Problem with the formula industry – in the past they villainized breast feeding moms so they started this “war” – as that mom states. We needed the “Breast is Best” campaign to let moms and society know that this is true and has scientific merit. Yes, formula has come a long way from the corn syrupy stuff that used to be out there, however, nothing replaces a mom’s breast. They just cannot duplicate breast milk – at this time.

  2. #2 by Cartoon Character on Wednesday 06 October 2010 - 1255

    by the way, those references you linked under “cottage industry” to Google….”Breast is not best”…..the first link is quite interesting… I liked what she said at the end of her article:

    “So as you read about breast-feeding, remember: breast is not best. It is simply normal.”

    I think we have gotten away from what “normal” is….. :)

  3. #3 by murgatr on Wednesday 06 October 2010 - 1347

    As much as I tried to breastfeed my two kids, it was not considered very successful as I needed a lot of intervention (ie. pumping, using a nipple shield, taking Motilium to increase milk supply, you get the idea ) For a process considered to be so simple, I found it to be one of the hardest things I have ever done. My one child was so underweight that I ended up supplementing her feedings with formula, which was definetly frowned upon by the lactation consultants here. They made me feel guilty & inadequate as a parent because you are not feeding your baby in a “natural” way. I was really disappointed that I could not breastfeed my kids successfully until I realized that it didn’t matter as long as they were healthy in the end. For the record, I was never breastfed due to the fact that I was adopted at 6 months old.


    Pharm.Tech RDC’06

  4. #4 by Eileen on Thursday 07 October 2010 - 0424

    I was speaking to a cancer researcher recently at a meeting – he said that if nothing else breast feeding during the colustrum period at least should be done. Nothing, he said, is more protective against allergies and – longterm – cancer. I breastfed my 2 prem babies for a year – the bit I probably missed was that first week or so as the older was too frail to breast feed or be tube fed and the second I had to fight to be allowed to breastfeed as the hospital had never seen it done before – she was very small for 5 weeks early at 1090g but perfectly healthy. I have always wondered why they both have asthma when I thought I had done all I could. But it was the healthcare professionals who dismissed my desires.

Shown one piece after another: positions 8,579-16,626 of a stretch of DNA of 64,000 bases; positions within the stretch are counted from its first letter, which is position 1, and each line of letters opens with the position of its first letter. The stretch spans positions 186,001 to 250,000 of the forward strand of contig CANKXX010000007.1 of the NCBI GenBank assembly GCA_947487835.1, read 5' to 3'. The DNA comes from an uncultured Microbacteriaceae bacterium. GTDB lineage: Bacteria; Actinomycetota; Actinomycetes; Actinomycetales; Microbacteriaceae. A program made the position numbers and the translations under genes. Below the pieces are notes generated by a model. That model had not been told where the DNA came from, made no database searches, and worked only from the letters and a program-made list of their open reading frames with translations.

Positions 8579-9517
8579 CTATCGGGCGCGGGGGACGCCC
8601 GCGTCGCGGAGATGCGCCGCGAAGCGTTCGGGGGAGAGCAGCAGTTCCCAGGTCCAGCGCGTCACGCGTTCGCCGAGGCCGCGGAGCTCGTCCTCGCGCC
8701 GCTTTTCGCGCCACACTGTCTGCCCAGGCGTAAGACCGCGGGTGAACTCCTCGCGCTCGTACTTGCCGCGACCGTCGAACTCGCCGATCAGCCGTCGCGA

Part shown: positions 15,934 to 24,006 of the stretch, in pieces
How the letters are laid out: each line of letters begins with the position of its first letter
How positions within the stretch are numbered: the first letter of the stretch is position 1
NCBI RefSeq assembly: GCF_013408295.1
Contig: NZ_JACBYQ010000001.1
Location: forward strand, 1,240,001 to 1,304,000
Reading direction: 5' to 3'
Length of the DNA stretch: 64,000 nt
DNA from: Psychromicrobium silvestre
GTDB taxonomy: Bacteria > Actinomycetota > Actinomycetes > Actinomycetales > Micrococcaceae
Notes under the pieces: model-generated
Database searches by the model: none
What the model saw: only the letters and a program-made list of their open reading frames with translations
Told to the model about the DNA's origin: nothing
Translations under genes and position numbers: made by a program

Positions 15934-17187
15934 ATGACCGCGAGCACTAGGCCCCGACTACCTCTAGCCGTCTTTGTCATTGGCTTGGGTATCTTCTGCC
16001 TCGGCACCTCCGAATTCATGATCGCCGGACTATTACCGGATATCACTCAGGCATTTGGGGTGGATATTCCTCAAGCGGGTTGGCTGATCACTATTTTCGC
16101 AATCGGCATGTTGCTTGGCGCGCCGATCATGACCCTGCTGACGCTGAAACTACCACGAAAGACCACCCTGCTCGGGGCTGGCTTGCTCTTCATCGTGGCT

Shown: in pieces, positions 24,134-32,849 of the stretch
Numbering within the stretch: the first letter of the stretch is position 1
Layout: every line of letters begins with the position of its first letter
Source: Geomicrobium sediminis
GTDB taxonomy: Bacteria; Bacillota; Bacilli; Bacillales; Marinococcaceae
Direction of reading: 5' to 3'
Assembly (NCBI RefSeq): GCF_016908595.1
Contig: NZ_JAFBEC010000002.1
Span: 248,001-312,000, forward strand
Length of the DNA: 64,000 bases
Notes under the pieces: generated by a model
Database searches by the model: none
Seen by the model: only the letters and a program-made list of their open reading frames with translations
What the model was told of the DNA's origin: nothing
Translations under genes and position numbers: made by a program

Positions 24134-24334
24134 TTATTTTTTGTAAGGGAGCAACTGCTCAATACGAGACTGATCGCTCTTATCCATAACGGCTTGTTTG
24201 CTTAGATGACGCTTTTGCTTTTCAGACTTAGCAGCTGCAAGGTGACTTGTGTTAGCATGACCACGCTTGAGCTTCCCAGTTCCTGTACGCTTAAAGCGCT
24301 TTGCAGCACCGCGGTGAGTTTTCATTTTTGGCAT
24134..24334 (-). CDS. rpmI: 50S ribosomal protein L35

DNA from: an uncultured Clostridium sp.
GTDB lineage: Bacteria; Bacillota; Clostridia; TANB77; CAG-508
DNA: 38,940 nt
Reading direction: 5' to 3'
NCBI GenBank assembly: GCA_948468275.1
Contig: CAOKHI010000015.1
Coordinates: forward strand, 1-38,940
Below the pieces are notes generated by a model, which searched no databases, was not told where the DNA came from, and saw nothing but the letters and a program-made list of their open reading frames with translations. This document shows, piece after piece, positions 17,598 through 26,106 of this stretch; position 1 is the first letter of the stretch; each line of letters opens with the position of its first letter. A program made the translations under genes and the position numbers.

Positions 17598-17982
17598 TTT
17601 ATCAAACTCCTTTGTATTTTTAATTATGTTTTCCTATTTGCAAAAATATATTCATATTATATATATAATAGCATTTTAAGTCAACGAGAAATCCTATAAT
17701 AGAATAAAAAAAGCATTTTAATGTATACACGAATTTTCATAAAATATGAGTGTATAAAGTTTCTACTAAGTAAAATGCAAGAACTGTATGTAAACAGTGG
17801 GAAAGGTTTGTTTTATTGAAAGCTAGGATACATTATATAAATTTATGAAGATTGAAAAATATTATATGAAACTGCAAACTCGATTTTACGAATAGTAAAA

5. #5 by Lauren on Thursday 07 October 2010 - 1937

    *In Ontario, nurses can be disciplined by the College of Nurses for offering newborns bottles before all attempts at breastfeeding have failed — or for promoting formula at the expense of breastfeeding.

    OMG for real?
    Well now it makes sense why I was so badgered at the hospital I delivered two of my children at, and even my neighboring roomie. It was almost to the point of harrassment, and the nurses were far from kind about it. I learned after the first experience: lie, say you’re breastfeeding to shut up the nurses, go home and do what’s going to work for me and the rest of the family.
    In the end, between PPD, severe reflux, dietary intolerances, a hypoallergenic formula was the only was to go with each child. I am expecting my fourth, and I can’t even invest the emotional energy to try and fail. I will do formula from day one, and not feel guilted by myself, or my health care providers.

    • #6 by torontoemerg on Thursday 07 October 2010 - 1956

      I’m sorry you had such a rotten time: it shouldn’t have been like that. Did you make a formal complaint?

  1. Wam, Bam, Thank you MAM : A New Baby, A New Joy - The Nerdy Nurse